Stretto by David Wheatley; The poetic circle of the Stasi by Philip Oltermann; Emily Edwards’ Herd – The Irish Times

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Stretto by David Wheatley (CB Editions, £10)

A remarkable poet, David Wheatley filled his first novel, Stretto, with music and light. It opens with the speaker contemplating a stained glass Virgin Mary by Harry Clarke, whose body “gives way to. . . jewelry “. Stretto itself is a kaleidoscope of Ciaran Carsonesque intellectual gems, fascinating in themselves but also reflective of his whole project. Stretto is divided into one-and-a-half-page “bars” rather than chapters: its many interwoven motifs include the experience of migrants like Wheatley’s in these islands, meeting their original stories. Time changes, moving “sometimes fast, sometimes slowly, sometimes both at once,” he observes of Bach’s stretto technique. Similar motifs replace the conventional narrative in the novel. Wheatley’s theme of autism, however, proves vital to a text informed by “the sliver of neurodivergence burning through my own thought processes.” A brilliant start. Ian Duhig

The Poetic Circle of the Stasi by Philip Oltermann (Faber, £14.99)

Oltermann has caught a curious thread of Cold War culture warfare in this little page-turner, with a dive into the “Writing Chekist Task Force,” a creative writing class held in East Germany. by the Stasi (the secret police of the GDR). A Society of Red Poets, if you will. He does a good job of piecing together elements for an engaging narrative, stalking most of the group (I enjoyed the delightful irony of his use of social media to form a person’s identity). This is a puzzling footnote in Cold War history; a book feels a stretch, though. I was hoping for some unintended, nonsensical hilarity from such a topic. But typical totalitarian bastards, dry to the core. A communist love poem is nevertheless a treasure: “I hope you will never be nationalized”. NJ McGarrigle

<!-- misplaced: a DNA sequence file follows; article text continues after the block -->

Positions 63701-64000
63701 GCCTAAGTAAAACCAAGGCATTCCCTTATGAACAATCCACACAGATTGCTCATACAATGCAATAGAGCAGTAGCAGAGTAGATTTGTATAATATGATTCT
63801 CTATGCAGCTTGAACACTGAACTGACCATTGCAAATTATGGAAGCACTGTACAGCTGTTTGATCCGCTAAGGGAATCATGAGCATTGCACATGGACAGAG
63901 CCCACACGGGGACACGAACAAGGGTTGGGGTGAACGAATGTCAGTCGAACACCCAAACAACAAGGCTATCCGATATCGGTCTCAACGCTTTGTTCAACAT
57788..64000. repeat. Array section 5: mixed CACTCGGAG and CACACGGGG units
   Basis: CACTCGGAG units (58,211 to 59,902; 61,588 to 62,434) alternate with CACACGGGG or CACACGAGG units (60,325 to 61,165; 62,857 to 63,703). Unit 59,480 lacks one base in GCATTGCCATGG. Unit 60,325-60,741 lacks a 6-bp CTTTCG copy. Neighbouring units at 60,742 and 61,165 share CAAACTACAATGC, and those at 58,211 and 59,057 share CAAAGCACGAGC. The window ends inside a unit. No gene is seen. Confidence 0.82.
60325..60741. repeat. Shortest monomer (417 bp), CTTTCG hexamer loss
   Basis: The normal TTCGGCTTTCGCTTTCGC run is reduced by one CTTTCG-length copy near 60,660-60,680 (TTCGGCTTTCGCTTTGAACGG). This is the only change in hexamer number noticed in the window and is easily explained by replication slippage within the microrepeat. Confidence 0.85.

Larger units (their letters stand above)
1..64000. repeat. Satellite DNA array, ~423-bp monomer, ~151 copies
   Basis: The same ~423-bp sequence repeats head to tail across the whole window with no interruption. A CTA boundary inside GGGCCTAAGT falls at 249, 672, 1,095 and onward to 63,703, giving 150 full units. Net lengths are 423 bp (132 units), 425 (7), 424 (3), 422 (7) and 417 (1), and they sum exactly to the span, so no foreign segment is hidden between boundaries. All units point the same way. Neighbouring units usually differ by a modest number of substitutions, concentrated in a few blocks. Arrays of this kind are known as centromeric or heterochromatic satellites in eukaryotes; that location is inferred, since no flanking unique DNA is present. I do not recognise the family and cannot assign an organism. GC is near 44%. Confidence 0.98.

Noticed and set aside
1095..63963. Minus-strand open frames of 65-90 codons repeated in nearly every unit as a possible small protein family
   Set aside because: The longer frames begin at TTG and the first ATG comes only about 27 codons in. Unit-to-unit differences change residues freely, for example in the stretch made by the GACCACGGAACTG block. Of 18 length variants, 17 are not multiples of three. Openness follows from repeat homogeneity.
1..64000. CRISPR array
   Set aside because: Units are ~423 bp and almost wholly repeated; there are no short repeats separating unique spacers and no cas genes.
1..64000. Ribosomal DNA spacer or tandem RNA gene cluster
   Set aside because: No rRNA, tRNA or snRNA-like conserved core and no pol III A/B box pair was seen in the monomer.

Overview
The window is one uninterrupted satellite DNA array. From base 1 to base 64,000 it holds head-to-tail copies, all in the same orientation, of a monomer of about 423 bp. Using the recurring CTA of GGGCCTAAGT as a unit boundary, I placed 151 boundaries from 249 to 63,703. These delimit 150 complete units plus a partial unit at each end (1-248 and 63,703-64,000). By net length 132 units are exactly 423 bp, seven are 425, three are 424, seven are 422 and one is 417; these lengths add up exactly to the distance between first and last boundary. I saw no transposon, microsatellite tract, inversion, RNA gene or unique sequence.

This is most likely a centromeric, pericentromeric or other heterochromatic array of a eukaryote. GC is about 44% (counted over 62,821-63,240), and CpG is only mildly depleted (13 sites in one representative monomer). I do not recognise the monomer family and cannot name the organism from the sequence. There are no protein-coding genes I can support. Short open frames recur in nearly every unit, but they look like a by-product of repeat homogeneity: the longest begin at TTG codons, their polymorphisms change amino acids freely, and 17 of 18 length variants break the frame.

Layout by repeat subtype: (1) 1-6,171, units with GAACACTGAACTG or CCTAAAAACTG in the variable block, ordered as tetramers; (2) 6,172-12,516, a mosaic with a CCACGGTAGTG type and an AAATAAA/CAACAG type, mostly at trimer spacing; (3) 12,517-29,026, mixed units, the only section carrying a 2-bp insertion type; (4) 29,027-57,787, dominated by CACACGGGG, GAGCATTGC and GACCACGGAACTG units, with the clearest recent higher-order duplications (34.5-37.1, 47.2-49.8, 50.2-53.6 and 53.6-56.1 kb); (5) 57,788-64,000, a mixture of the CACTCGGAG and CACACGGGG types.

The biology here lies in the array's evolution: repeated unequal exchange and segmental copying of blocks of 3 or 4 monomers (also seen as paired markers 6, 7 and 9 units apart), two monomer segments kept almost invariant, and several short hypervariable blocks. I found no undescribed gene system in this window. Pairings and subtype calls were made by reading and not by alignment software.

The Herd by Emily Edwards (Bantam Press, £14.99)

When the story of the pandemic we are living through is written, the truest moments will be revealed in the smallest of stories. Emily Edwards’ new novel is not set during the pandemic but it brings to the fore the questions raised in recent years about individual choice, collective responsibility and social solidarity by placing them at the heart of a short story. Elizabeth and Bryony are best friends, despite their differences. But their disagreement on the issue of vaccinating their children has consequences that no one could have imagined. Edwards has, perhaps courageously, chosen to set his thought-provoking and thought-provoking novel in the most intimate domestic space – a relationship between two mothers who each see the world in fundamentally different ways. Fortunately, for the reader, the emotional depth of her writing stands up to the intensity of the story she skillfully tells. Becky Long


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